Shoulder pad recommendations?

Since my husband had a fall on his youngster last year, we’ve been slowly kitting him out with more safety gear “just in case.” He got nice breakaway stirrups and recently a new Dainese vest. Now I’m looking for shoulder pads (since he broke his clavicle on the fall) and wondering if there are any good options that would pair with a vest not of the same brand?

The RaceSafe ones seem specific for their vests. The Dainese vest I think covers a bit more shoulder at the top than some of the other popular vests so I’m wondering if that might make it difficult to pair.

Also would love to hear anyone’s experience wearing shoulder pads and if they helped save a fall.

I’m curious to know why you decided on a safety vest from a non-equestrian brand. I had to look it up as I didn’t know the name. This is a genuine question, by the way, as I like to learn.

There is a separate BETA standard for shoulder pads ( and they evidently do reduce shoulder damage in eventing. BETA has leaflets on Body Protectors (aka vests in the USA) and on shoulder protection that can be downloaded. BETA set the internationally recognised standards. However, to answer your question, I believe the shoulder pads are designed to fit specific vests. Each brand is different from the others in design details which is why some fit some people better than others.

Dainese vests are great @Willesdon. I don’t think their sales really took off, but they’re Beta 3, super comfortable, and mine seems to be much more protective than the other vests that I’ve tried. They’re also a steal of a deal right now, I think likely because they’re on close out.

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I’ve just been into the tack shop for our habitual Friday cake and I asked the staff about Dainese vests. They haven’t taken off in the UK horse world but people were asking for them at one point so some were ordered. The tack shop found them to be bulkier than Racesafe and “a bit like a turtle shell” so stopped selling them.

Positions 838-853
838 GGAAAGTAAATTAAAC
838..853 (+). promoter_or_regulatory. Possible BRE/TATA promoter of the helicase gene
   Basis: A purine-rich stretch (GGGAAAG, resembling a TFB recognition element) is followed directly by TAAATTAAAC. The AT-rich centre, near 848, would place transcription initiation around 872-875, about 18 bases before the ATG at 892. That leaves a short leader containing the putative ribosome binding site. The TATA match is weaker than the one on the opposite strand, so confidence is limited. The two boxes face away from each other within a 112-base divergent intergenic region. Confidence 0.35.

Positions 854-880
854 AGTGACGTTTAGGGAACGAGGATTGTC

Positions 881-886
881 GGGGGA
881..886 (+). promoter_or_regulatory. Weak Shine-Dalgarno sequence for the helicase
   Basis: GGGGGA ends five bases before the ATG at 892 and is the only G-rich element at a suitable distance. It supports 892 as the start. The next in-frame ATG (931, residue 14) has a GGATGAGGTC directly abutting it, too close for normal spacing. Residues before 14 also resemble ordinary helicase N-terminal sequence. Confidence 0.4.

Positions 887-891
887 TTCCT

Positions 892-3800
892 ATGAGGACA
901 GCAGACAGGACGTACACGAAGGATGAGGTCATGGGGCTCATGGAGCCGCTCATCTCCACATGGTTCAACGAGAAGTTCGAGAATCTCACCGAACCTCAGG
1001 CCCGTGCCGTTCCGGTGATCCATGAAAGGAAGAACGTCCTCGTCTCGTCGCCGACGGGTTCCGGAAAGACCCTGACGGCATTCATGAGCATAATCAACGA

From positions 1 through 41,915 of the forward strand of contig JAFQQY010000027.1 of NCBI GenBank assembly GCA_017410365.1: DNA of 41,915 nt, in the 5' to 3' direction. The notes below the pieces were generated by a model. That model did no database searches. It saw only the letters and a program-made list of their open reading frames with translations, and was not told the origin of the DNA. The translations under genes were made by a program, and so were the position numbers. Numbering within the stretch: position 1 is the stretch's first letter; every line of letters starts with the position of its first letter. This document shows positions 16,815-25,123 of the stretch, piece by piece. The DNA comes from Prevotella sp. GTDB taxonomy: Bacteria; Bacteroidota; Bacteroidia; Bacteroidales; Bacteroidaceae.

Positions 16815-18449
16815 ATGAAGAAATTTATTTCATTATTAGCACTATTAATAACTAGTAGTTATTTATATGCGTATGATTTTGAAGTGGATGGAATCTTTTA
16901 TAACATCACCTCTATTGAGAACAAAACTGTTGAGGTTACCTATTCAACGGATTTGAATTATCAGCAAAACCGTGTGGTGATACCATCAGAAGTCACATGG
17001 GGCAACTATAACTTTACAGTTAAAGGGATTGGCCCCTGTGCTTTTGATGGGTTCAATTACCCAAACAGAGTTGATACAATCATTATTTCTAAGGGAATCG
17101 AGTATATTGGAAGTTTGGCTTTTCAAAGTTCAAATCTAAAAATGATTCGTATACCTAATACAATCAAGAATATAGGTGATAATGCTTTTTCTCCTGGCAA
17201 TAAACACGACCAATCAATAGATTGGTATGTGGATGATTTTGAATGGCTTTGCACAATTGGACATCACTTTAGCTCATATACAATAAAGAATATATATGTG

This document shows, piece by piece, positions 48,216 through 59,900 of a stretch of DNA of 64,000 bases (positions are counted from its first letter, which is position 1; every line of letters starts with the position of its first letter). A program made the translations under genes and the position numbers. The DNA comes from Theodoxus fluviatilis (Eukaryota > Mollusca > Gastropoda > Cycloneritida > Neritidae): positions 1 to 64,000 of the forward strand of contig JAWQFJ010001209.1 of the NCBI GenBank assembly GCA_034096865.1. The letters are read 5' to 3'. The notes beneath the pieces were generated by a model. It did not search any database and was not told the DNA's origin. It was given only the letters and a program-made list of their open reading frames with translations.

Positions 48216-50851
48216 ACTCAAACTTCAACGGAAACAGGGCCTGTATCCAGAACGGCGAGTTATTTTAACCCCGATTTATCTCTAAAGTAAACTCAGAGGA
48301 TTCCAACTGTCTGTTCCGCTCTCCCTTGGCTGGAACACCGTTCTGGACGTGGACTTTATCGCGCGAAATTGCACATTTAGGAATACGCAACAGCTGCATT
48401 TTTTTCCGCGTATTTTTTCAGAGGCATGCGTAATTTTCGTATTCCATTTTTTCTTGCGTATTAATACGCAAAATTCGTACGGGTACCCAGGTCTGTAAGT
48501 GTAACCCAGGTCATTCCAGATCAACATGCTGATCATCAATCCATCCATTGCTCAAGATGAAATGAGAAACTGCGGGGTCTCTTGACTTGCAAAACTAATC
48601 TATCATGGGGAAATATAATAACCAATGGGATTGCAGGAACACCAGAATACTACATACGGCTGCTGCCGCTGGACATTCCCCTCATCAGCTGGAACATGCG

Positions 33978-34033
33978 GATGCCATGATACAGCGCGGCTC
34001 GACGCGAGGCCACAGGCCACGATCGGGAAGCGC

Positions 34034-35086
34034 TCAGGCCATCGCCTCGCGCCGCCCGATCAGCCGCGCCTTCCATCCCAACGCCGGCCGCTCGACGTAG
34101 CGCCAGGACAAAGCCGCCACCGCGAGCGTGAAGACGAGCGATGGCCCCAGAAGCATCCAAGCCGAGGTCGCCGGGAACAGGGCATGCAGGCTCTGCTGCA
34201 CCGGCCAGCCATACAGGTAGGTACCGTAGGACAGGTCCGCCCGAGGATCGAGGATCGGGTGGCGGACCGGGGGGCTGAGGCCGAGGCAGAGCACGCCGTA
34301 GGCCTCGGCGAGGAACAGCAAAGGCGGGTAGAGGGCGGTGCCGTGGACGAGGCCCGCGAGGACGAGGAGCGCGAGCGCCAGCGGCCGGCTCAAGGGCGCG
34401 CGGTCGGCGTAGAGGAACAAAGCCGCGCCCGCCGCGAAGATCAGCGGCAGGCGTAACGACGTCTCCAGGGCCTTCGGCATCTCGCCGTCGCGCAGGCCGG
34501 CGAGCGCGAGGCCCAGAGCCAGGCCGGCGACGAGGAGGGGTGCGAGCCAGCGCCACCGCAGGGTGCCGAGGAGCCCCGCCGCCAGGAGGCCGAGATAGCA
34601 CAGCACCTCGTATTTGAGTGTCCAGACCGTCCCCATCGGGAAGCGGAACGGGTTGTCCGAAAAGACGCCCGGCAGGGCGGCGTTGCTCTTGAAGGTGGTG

Live and learn. I hadn’t heard of them before.

I looked into them at one point and the comments I heard were similar. They’re bulky and frankly not ultra flattering, but because of the turtle shell hexagons, the moveability (and by extension, comfort) on them is great. As far as safety is concerned, if the company makes safety gear for hurtling around a racetrack on a motorcycle at outrageous speeds, I’d trust them to know what they’re doing on the protection front. Sounds like most of why they didn’t take off was because they weren’t very aesthetically pleasing more than anything.

I first heard of the brand in a comment someone posted on FB then I found a thread on here where a few people described having a good experience.

As @Mander put it, if they know how to create protective gear for motorcyclists, I figured the vests would be pretty protective (and the BETA 3 certification was extra assurance). I also considered RaceSafe but the close out sale on the Dainese was too good to pass up.

It is quite bulky looking (I believe someone on here compared it to SWAT gear) but once on, my husband found it to be quite comfortable and it didn’t seem to interfere when he was riding.

One kind of funny feature is what I jokingly refer to as the “chastity belt.” There’s a strap that connects to the vest and goes between your legs. I’m not sure why that’s actually needed as the vest hardly looks like it’s going to fly off over his shoulders. Needless to say my husband is not planning on using it (fortunately it can be removed).

Well, the best brand is always the one that is worn. I have learned a bit from this thread which is good. My first body protector about 25 years ago also had that “nappy strap” and I’m also not certain what it was for.

I would say that motorbikes don’t go suddenly up in the air, or shoot sideways or spin multiple times with no warning. The brand has disappeared here in the UK - my source, the Tack Shop owner, thinks it might be the result of a marketing decision when they changed their distributor. The company website makes no current reference to equestrian safety.